Interior Design

Glass has been used for decorative items for thousands of years, while structural glazing transformed architecture from the early 1900s onwards. When thinking of glass, most people will think of glassware, vases, and small ornaments, or the facades of office buildings and skyscrapers.

However, there’s far more to glass than décor and windows. As a strong and sustainable material, thanks to technological advances, glass is an extremely versatile option for material design – earning its place as a favourite of architects, interior designers, and homeowners thanks to its practical advantages combined with its unique aesthetic appeal.

In this blog, we look at six different ways to use glass in interior design, giving you plenty of inspiration for some home

1) Staircases and balconies

One of the most popular ways to bring glass into interiors is to replace standard balustrades with glass panels. For example, a traditional wooden staircase can be modified into a sophisticated contemporary feature with minimal effort, just by replacing wooden spindles and bannisters along the stairs and landings with glass balustrades.

Similarly, a balcony with metal railings or a solid balustrade can feel like a much larger and more open space by replacing them with glass balustrades that don’t obscure the view. Though this may count as exterior design, glass is great for minimising the boundaries between indoors and outdoors in a safe way – especially when used in Juliet balconies, which typically cover a French door or sliding door to allow you to ‘step outside’ without any external floor space.

Juliet Balcony from

Juliet Balcony from

Origin Architectural let you design your own juliet balcony, meaning you can customise the glass and balcony frame to your exact measurements. You can also choose for a frameless channel system, as long as you choose laminated glass to meet UK building regulations. Their range includes the Skyforce, Orthello, and Portia systems.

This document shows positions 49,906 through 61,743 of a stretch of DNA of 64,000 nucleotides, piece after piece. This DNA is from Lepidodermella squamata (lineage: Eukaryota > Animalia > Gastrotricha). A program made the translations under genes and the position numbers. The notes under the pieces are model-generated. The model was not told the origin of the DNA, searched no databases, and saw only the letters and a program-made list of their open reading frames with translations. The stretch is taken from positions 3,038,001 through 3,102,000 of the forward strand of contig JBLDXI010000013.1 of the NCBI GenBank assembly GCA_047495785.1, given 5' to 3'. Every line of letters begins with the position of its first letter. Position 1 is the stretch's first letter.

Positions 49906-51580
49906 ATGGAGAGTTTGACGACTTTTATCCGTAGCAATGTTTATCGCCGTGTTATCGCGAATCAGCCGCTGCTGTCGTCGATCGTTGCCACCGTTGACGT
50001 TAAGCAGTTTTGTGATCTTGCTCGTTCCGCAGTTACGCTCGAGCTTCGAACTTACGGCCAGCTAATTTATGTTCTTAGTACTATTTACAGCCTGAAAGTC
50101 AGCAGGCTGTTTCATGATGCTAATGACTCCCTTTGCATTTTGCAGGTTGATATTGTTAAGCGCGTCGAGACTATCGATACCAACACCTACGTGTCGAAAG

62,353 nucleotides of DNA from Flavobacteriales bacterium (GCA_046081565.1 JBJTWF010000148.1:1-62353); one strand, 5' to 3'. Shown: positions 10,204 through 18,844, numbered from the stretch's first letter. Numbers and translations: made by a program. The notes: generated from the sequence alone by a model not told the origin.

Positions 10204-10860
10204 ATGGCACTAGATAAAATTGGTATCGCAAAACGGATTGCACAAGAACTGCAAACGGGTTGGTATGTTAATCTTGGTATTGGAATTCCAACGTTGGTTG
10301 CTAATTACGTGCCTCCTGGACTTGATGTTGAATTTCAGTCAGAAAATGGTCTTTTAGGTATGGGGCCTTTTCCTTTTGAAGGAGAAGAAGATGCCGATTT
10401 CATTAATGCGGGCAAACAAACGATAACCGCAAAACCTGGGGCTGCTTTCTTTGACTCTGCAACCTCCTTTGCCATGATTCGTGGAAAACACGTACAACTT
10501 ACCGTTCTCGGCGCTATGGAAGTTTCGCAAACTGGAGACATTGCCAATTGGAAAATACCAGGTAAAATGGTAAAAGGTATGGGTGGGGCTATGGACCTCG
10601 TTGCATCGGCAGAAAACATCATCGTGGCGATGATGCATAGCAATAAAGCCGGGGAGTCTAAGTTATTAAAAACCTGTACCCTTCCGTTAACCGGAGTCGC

Whether you choose a frameless look or add a steel handrail, glass balustrades help to spread light through the area and make even narrow staircases feel more spacious. It also allows you to properly show off any art or photo galleries along the wall or runners decorating the steps.

2) Kitchen splashbacks

Many kitchens have splashbacks covering the lower portion of the wall around the sink and stove areas to protect the walls from splashes and stains. These are usually made of tile, but tiles can quickly become tired, and even re-grouting doesn’t do much to make your kitchen feel fresh again.

Have you ever thought about glass kitchen splashbacks? These are smooth and visually interesting glass panels that are specifically designed to withstand the heat of the kitchen, made of toughened glass that’s safe to install behind both gas and induction hobs.

We’re not talking about just adding a sheet of clear glass to the wall, either. One of the biggest advantages of glass kitchen splashbacks is that you can choose back-painted glass in a solid colour, textured glass with glitter or crackle effects, or printed glass with an image of your choice. This can be a unique way to add some much-needed character to your plain kitchen. 

3) Roofs and skylights

If the location and layout of your building allows, swapping a solid ceiling for a glass roof or a large skylight can drastically improve the interiors of your home. Flooding the space with natural light during the day and offering a view of the pretty night sky can make a lounge area, bedroom, or dining room a far more desirable place to spend time.

Not only will you need to use less artificial lighting, which is good news for your energy bills and your health, but glass roofs and skylights also double as an entertainment feature and talking point. It’s like having an ever-changing painting of the sky on your ceiling!

Even smaller skylights can make a huge difference in rooms where there are no vertical windows, or windows so small that the space barely gets any natural light. Features like these are also very appealing to homebuyers – so if you’re thinking of selling in the future, this could increase the value of your property and your chances of completing a sale.